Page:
The FASEB Journal • Review
HLA-G and immune tolerance in pregnancy
Joan S. Hunt,*,1 Margaret G. Petroff,* Ramsey H. McIntire,* and Carole Ober†
*University of Kansas Medical Center, Kansas City, Kansas, USA; and †The University of Chicago, Chicago, Illinois, USA Multiple mechanisms underlie the surprising willingness of mothers to tolerate genetically different fetal tissues duringpregnancy. Chief among these is the choice of HLA-G, a gene with few alleles, rather than the highly polymorphic HLA-A and -B genes, for expression by the placental cells that interface directly with maternal blood and tissues. Novel aspects of this major histocompatibility complex class Ib gene include alternative splicing to permit production of membrane and soluble isoforms, deletions that dampenresponses to interferons, and a shortened cytoplasmic tail that affects expression at the cell surface. Placental cells migrating into the maternal uterus synthesize both membrane and soluble isoforms, which interact with inhibitory receptors on leukocytes such as ILT2 and ILT4. Cytotoxic T lymphocytes either die or reduce production of one of their major coreceptor/activator cell surface molecules,CD8; natural killer cells are immobilized and mononuclear phagocytes are programmed into suppressive modes characterized by high production of anti-inﬂammatory cytokines. The idea that placental HLA-G proteins facilitate semiallogeneic pregnancy by inhibiting maternal immune responses to foreign (paternal) antigens via these actions on immune cells is now well established, and the postulate that therecombinant counterparts of these proteins may be used as powerful tools for preventing immune rejection of transplanted organs is gaining in popularity.—Hunt, J. S., Petroff, M. G., McIntire, R. H., Ober, C. HLA-G and immune tolerance in pregnancy. FASEB J. 19, 681– 693 (2005)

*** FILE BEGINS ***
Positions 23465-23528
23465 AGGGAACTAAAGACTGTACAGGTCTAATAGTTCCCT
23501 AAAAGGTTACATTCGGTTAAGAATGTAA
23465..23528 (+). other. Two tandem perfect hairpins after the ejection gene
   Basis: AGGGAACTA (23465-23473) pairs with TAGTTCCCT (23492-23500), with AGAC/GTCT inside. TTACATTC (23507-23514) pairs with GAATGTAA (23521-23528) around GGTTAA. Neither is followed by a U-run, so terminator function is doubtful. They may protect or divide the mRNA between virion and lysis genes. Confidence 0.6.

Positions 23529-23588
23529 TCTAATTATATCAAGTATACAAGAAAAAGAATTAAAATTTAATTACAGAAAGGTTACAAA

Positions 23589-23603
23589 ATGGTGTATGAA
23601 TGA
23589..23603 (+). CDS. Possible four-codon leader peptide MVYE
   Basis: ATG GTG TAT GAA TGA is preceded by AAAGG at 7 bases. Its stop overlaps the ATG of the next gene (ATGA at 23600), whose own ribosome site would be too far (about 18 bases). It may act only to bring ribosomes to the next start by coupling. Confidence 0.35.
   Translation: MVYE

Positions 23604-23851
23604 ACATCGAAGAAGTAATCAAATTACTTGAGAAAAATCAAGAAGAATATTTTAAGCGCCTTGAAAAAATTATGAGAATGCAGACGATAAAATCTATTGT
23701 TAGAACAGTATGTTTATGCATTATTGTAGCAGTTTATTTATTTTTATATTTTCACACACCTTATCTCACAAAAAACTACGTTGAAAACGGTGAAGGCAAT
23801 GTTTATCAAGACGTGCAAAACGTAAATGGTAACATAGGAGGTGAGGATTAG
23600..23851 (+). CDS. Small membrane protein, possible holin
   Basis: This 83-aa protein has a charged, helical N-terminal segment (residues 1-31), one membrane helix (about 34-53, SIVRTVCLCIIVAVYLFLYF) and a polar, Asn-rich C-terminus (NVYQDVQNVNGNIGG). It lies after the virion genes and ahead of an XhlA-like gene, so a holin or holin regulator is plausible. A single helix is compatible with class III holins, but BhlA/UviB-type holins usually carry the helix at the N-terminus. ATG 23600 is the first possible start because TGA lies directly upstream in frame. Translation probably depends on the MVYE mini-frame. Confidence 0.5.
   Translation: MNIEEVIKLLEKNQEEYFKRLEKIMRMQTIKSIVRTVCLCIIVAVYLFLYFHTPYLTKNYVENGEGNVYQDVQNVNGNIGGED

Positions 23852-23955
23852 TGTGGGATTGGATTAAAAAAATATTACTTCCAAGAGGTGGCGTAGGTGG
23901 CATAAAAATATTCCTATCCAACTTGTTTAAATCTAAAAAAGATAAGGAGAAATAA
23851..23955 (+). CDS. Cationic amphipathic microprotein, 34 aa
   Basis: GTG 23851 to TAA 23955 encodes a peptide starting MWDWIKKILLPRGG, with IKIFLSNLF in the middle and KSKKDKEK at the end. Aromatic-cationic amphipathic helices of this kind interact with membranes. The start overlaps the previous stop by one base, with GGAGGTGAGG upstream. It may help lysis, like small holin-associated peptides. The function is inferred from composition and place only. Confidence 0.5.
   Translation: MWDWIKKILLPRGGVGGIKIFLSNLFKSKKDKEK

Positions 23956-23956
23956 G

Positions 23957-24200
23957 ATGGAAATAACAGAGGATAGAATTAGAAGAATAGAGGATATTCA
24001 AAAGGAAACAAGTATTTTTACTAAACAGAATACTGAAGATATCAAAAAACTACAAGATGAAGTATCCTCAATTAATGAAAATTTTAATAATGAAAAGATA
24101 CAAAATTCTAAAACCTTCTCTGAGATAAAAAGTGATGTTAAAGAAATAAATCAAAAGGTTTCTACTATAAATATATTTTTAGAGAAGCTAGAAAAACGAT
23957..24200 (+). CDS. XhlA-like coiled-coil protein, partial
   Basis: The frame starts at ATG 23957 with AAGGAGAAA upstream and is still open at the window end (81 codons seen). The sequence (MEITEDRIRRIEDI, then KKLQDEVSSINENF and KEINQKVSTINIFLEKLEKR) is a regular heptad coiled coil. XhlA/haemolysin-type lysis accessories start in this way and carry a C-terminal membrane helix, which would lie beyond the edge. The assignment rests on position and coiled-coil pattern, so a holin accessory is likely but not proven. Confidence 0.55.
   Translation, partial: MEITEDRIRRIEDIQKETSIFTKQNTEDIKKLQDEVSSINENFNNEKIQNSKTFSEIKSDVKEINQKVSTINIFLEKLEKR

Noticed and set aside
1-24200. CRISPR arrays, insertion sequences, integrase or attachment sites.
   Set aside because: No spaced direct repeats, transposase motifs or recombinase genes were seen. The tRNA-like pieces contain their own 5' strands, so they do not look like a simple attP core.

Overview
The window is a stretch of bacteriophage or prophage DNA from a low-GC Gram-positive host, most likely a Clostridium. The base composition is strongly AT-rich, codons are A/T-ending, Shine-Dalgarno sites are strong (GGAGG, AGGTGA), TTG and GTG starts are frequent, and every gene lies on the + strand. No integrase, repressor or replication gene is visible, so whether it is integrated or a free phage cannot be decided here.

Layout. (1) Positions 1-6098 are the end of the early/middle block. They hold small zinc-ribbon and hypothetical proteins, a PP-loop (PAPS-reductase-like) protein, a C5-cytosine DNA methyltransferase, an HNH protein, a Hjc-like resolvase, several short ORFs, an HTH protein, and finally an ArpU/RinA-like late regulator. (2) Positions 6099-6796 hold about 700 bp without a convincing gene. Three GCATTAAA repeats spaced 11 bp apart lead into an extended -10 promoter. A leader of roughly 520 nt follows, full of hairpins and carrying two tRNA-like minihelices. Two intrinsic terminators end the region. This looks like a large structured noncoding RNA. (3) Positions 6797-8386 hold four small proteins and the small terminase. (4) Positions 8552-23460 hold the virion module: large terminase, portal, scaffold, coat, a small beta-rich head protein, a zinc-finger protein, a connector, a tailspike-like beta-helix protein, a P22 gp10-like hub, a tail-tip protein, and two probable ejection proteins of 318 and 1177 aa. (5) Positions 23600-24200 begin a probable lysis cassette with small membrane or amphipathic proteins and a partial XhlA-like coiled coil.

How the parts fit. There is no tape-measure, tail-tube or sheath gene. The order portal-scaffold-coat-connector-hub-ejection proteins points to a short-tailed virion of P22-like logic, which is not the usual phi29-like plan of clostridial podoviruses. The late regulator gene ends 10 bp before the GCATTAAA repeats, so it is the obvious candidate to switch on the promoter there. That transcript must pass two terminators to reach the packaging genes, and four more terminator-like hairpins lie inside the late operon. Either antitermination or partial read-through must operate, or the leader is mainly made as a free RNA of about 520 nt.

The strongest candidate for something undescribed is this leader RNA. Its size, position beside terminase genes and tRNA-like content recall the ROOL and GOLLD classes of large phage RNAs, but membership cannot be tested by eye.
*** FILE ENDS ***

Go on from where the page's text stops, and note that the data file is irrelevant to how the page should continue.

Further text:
tation antigens are late appearing; tolerance and immune privilege at the maternal-fetal interface arereadily identiﬁed. Three major principles emerging from these studies are that 1) multiple mechanisms provide protection, 2) both the fetus and the mother contribute to development and maintenance of the pregnant uterus as an immune privileged site, and 3) fetal factors drive changes in maternal immune responses. In this article, we ﬁrst brieﬂy discuss a number of conditions responsible for immuneprivilege and maternal tolerance for which scientiﬁc evidence is strong, then focus on a central feature—a unique capacity of placental cells to select speciﬁc genes within the major histocompatibility complex (MHC) for expression. We present evidence that this unique capacity for selection of speciﬁc MHC antigens, which in humans are called human leukocyte antigens (HLA), may be responsible in largepart for the reprogramming of local maternal immune responses that characterize successful semiallogeneic pregnancy. Strategies for protecting the semiallogeneic fetus from maternal graft rejection responses During pregnancy, the maternal immune system is clearly active, and under certain conditions may contribute to fetal damage/death. Well-deﬁned pathological processes include destruction offetal erythrocytes (Rh antigen, erythroblastosisis) and platelets (HPA-1 and -2, alloimmune thrombocytopenia) by maternal antibodies and infections of pregnancy, where activated macrophages secreting high levels of Th1-type cytokines alter the delicate cytokine balance at the maternal-fetal interface (2, 3). Yet even with a demonstrably active maternal immune system, mothers usually seemCorrespondence: Department of Anatomy and Cell Biology, University of Kansas Medical Center, Kansas City, Kansas, 66160-7400 USA. E-mail: email@example.com Supported in part by grants from the National Institutes of Health to J.S.H. (HD26429, HD35859, and HD39878), to M.G.P. (HD045611), and to C.O. (HD21244). R.M. is supported by a fellowship from the Kansas University Medical Center Biomedical Research...
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